Thursday, August 8, 2013

Curiosity and the Things We Do

Good morning, superfriends!

The things we do.... oh, yes.  The things we do.  Historically speaking, a lot of the projects I've tackled are done because someone else tells me I can't.  Or that it would look silly/stupid/blah blah blah.  If I disagree, I am likely to follow through and see what it looks like.  I have a double streak of stubborn and curious that runs through all that I am. 

I have never seen an inverted Double Wedding Ring, as previously mentioned.  Even I wasn't sure it was a good idea!  Especially since I don't necessarily care for dwr quilts (I am lazy - I am NOT typing the full double wedding ring again and again!  It's my blog, I can do what I want!).  But.  Because I am stubborn, I decided that I would make at least one ring of an inverted dwr.

So here it is.  In the admittedly less-than-ideal light of the dining room.  It's not half bad!  I still can't see myself working on a full-out, bed sized dwr quilt.  But if I ever were to, it would be the inverted variety.  I am pleased with it, and that is ultimately why I do the things I do - to make myself happy.  Particularly when it comes to quilting and sewing.

Last night was also the start of doll-making.  I have most of a doll put together.  Tonight her head will go on her, and I will start figuring out costuming for her.  She may skip the hair - because if I can get a hat on her, it will completely cover up her hair anyway. 

I've been musing more on the things I do and why I do them - not the obvious, like jobs and such.  These are the "other" things - the things that most people would consider a little odd/offbeat.  Strangely, quilting falls into that category.  I don't understand that, but I come from a crafting family.  My sister sews, my mother used to sew and embroider, my father works in wood... and we were always offered the opportunity to play with all sorts of crafts.  Drawing, coloring, making little red clay pots at our grandparents' house... even dyeing with beets.  In an old iron pot outside.   Sewing doll clothes with scrap fabric at my great-aunt's house, sitting in the living room.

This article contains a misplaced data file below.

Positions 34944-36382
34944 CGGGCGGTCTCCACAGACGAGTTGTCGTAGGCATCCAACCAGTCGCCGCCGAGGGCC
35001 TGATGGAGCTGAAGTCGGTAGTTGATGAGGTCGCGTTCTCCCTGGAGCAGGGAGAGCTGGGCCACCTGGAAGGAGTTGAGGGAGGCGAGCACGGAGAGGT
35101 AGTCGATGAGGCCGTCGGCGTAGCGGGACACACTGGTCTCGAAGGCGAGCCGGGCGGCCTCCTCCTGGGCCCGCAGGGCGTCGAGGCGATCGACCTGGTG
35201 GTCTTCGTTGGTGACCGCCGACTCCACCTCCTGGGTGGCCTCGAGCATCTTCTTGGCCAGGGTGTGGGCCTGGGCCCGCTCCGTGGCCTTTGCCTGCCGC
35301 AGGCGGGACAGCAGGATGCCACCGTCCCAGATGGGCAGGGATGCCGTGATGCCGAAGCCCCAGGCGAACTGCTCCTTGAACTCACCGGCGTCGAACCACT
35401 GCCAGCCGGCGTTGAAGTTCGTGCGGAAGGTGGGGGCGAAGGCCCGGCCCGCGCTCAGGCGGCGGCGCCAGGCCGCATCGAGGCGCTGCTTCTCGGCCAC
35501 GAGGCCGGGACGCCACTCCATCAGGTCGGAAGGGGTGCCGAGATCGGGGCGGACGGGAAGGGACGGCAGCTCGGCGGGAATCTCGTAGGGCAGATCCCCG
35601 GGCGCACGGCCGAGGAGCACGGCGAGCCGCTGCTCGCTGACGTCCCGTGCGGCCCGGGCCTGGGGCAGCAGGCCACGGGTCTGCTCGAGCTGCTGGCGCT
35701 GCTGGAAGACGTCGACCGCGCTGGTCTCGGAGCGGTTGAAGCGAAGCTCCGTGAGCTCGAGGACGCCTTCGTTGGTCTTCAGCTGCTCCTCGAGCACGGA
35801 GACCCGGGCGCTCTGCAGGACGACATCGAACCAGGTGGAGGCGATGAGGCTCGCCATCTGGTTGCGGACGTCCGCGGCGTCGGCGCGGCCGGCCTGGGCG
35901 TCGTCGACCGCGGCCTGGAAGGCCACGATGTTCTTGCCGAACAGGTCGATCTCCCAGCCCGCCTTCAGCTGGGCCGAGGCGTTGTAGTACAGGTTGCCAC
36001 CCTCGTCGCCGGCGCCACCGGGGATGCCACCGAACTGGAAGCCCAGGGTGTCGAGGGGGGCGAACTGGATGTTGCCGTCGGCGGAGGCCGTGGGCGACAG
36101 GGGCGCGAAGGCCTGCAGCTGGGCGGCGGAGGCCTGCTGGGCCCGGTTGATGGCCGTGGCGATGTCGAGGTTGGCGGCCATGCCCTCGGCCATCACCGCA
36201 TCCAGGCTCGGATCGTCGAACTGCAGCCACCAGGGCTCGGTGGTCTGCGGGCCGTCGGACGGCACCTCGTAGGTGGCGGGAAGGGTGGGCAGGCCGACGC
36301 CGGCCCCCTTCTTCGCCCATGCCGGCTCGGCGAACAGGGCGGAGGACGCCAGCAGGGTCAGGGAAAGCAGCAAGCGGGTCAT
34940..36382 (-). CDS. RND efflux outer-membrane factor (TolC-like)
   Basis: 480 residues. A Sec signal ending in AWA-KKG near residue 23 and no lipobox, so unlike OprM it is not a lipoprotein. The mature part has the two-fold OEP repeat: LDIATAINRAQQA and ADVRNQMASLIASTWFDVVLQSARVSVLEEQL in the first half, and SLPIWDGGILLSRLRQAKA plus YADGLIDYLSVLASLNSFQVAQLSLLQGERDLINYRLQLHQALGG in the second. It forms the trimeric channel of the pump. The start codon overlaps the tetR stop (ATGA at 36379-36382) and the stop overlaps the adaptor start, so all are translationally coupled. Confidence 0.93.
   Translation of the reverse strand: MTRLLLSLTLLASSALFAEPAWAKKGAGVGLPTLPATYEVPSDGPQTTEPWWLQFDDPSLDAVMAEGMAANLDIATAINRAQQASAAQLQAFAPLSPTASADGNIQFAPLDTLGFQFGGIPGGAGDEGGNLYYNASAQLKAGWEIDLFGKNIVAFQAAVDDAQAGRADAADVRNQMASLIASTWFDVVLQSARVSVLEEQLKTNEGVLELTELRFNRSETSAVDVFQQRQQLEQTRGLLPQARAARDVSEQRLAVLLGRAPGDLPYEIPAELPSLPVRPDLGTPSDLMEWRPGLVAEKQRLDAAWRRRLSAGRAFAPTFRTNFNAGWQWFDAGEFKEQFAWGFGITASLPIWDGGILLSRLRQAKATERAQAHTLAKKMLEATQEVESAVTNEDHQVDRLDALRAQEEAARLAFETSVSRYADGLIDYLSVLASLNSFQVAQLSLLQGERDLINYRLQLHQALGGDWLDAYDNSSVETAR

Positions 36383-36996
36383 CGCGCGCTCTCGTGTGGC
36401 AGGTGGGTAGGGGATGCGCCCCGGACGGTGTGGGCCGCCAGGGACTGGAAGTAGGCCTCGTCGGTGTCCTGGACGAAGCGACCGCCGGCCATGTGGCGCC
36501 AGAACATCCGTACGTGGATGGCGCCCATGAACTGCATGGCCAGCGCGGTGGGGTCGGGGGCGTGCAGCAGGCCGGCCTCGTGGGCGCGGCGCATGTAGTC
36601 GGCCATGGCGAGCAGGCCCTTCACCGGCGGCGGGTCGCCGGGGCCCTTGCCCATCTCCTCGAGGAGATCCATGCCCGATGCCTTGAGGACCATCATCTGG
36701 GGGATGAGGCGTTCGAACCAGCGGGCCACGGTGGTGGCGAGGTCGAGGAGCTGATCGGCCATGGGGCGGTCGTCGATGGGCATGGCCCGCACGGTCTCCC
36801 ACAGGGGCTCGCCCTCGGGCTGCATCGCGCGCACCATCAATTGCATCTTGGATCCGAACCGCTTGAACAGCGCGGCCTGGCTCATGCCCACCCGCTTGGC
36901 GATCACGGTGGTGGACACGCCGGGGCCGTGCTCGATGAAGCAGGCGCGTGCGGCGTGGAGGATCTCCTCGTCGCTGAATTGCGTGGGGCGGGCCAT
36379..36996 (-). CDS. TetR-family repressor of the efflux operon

It was never a big deal - it was a part of life.  We were given the chance to explore our world, wherever that world happened to be.  We weren't rich, not with two teachers for parents, but we took road trips, and we learned things wherever we were.  My parents encouraged curiosity and thinking.  We went to the zoo a lot, and learned about animals.  We went to libraries - not just the closest one to us, but to several different ones.  Despite always having overdue books, I always had library books.  We were encouraged to read.  We learned about other places and other times, and learned to tell good writing from bad.  We went to museums - my hometown of San Antonio has a fair number, and we went to a lot of them.  I still have favorites.  We learned about art and saw things we wouldn't have otherwise.

All of that combined to create in me a passion for creating.  I cannot draw to save my life, and most of my crafting skills do not produce exactly what I have in my mind.  But it's not going to discourage me from trying.  Because above all, we learned not to quit.  We were instilled with that love of learning - maybe not in school, maybe not traditional learning - but we learned to hang on to the curiosity.  That has carried me far, and tinges everything that I do now.  While others may say 'it can't be done,' my family is in the back of my mind saying 'go for it.  give it a shot.'

As far as the rest - the stilt-walking, the sewing of costuming, the writing, the ren faire... and anything else that I decide to take up - it's curiosity that drives me.  That, and the desire to learn.  As long as I live, I hope to be learning.  If I can pass that on to others, it makes it all worth the effort.  Strangely, looking back, I don't see that my parents "worked" at getting us to learn the things they taught us.  They just lived their lives, and we saw them doing and enjoying.  And it's still the case - they are still learning, and showing us the way. 

So here's to curiosity.  Maybe I'll build on the dwr and call it curiosity.  Just because I want to see what happens with it. 


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